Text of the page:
Government Army

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Government Army
Vládní vojsko
Emblem of the Government Army.png
Active 1939–1945
Allegiance Flag of Bohmen und Mahren.svg Protectorate of Bohemia and Moravia
Role physical security, public duties, civil defense, rearguard
Size 6,465 (1940) [1]
Principal field weapon Gewehr 98 rifle
Commanders
Commander-in-Chief Emil Hácha
Inspector-General Gen. Jaroslav Eminger[1]

The Government Army (Czech: Vládní vojsko; German: Regierungstruppen), also known as the Army of the Protectorate, was the military force of the Protectorate of Bohemia and Moravia during the time period of the German occupation of Czechoslovakia.

History[edit]

Organization[edit]

The Government Army was created following the dissolution of the Czechoslovak Army which occurred after the German occupation of the Czech lands, and was officially constituted on July 25, 1939 by Government Order No. 216.[2][1] It had an authorized strength of 7,000 men and a period of enlistment of twelve years; at its height it had an actual strength of 6,500 troops organized in twelve battalions.[3][2] Despite the force's diminutive size, it boasted 40 generals.[4]

Czech Republic
link=Prague
Prague
link=Brno
Brno
link=Hradec Králové
Hradec Králové
Battle icon (crossed swords).svg Government Army regional inspectorate headquarters' shown on a map of the contemporary Czech Republic

The State President was commander-in-chief of the Government Army.[5] Operationally, the Government Army was organized into three regional inspectorates with their headquarters at Prague, Brno, and Hradec Kralove.[1]

The Government Army's 1st Battalion was tasked with the protection of the State President, as well as public duties at the presidential residence of Lány Castle.[6] Beginning in November 1939, it assumed responsibility for guarding Prague Castle in concert with German forces, a mission formerly performed by the Prague Castle Guard of the defunct Czechoslovak Army.[6]

Initially, the bulk of the force consisted of officers and men transferred directly from the former Czechoslovak Army.[7] For political reasons, many of the transfer soldiers were gradually cashiered to be replaced by new recruits unconnected with the armed forces of the formerly independent Czechoslovakia.[7] New recruits were limited to Czech males between 18 and 24 years of age, of Aryan ethnicity, at least 165 centimeters tall, in good health, and free of criminal record.[7] The army's last annual recruitment occurred in 1943.[7]

Equipment and operations[edit]

Uniform of the Government Army

The Government Army was equipped with light arms only in the form of Gewehr 98 rifles, bayonets, and revolvers.[4] A plan to raise a cavalry troop was shelved due to a lack of horses.[4]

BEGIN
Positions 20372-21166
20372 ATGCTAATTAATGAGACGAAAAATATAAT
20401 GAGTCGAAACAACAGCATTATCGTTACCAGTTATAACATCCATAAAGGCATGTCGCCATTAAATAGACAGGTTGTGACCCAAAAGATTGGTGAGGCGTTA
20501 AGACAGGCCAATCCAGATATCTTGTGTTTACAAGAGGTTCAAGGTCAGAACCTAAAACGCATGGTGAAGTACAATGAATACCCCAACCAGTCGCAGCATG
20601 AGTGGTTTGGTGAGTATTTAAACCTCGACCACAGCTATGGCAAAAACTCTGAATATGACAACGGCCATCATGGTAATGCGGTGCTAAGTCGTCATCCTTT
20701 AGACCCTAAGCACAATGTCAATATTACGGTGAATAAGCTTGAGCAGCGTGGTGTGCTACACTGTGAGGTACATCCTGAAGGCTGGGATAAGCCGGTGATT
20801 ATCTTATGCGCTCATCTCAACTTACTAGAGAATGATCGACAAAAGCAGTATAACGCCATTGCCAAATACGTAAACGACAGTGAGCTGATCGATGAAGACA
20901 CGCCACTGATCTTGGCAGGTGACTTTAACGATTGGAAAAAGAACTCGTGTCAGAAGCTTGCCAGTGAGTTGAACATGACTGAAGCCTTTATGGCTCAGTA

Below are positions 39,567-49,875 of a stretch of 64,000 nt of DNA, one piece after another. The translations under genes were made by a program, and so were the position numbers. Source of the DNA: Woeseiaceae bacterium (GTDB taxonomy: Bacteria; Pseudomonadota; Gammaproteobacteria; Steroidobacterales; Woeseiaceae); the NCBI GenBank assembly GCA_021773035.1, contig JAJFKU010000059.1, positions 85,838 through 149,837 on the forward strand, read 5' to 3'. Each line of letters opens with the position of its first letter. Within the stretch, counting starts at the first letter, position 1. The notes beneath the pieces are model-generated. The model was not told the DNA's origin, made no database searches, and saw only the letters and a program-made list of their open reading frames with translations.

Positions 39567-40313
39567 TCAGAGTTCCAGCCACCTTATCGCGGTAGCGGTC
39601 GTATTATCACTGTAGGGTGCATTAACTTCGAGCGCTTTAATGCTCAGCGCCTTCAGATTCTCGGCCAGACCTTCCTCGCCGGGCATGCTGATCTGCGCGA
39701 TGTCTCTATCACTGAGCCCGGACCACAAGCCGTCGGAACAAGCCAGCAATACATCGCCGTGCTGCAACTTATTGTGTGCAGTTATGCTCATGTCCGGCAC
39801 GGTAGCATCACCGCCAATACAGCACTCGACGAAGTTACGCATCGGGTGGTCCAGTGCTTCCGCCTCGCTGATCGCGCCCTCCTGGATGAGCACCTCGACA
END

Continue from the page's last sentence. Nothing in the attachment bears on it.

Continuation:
Prior to 1944, Government Army forces were primarily deployed to provide security along railroad lines, to support civil defense, for public duties assignments, and – during the winter of 1943 to 1944 – in a short-lived effort to capture parachutist drop sites in Bohemia and Moravia.[1][7] However, in May 1944, the entire Government Army – with the exception of the 1st Battalion – were moved to northern Italy to support German military operations there.[6][8] While in Italy, approximately 600 of the Czech soldiers deserted to the side of the Italian partisans, due in part to effects of the propaganda campaign "Operation Sauerkraut" of the United States' Office of Strategic Services.[9]

On May 5, 1945, the 1st Battalion of the Government Army revolted and joined Czech partisans in the Battle of Czechoslovak Radio.[10] Three days later, a separate force of the Government Army moved to the Old Town Hall to assist in its defense from German attack.[10]

Legacy[edit]

Following World War II, some soldiers of the Government Army were reintegrated into the newly reconstituted Czechoslovak Army.[10]

Whether or not the Government Army can be considered a collaborationist force, or merely the submissive military of a defeated state, has been debated.[11] Its commanding officer, Jaroslav Eminger, was tried and acquitted on charges of collaboration following World War II, some members of the force engaged in active resistance operations simultaneous with their service in the Government Army, and – in the waning days of the conflict – elements of the Government Army joined in the Prague Uprising.[11]

Notable personnel[edit]

See also[edit]

References[edit]

  1. ^ a b c d e f Pavlović, Darko (2011). Hitler's Green Army: Western Europe and Scandinavia. Europa Books. p. 42. ISBN 1891227475. 
  2. ^ a b The Statesman's Year-Book: Statistical and Historical Annual of the States of the World for the Year 1945. Springer. 1945. p. 831. ISBN 0230270743. 
  3. ^ Aleš, Binar. "History and Tradition of the Czech Army" (PDF). moodle.unob.cz. Univerzita obrany. Retrieved October 25, 2017. 
  4. ^ a b c Littlejohn, David (1985). Foreign Legions Of The Third Reich. Bender Publishing. p. 22. 
  5. ^ Teich, Mikulas (1998). Bohemia in History. Cambridge University Press,. pp. 274–275. ISBN 0521431557. 
  6. ^ a b c "History". hrad.army.cz. Army of the Czech Republic. Retrieved October 27, 2017. 
  7. ^ a b c d e "Vládní vojsko a osudy jeho příslušníků v knize historika VHÚ". vhu.cz (in Czech). Army Museum. Retrieved October 27, 2017. 
  8. ^ Thomas, Nigel (2012). The German Army 1939–45 (5): Western Front 1943–45. Bloomsbury. p. 11. ISBN 178200243X. 
  9. ^ "A Look Back … Barbara Lauwers: Deceiving the Enemy". cia.gov. Central Intelligence Agency. Retrieved October 25, 2017. 
  10. ^ a b c "Vládní vojsko". rozhlas.cz. Czech Radio. Retrieved October 25, 2017. 
  11. ^ a b "The tragic destiny of Romeo Reisinger: death a few hours before liberation". vhu.cz. Army Museum. Retrieved October 25, 2017. 

External links[edit]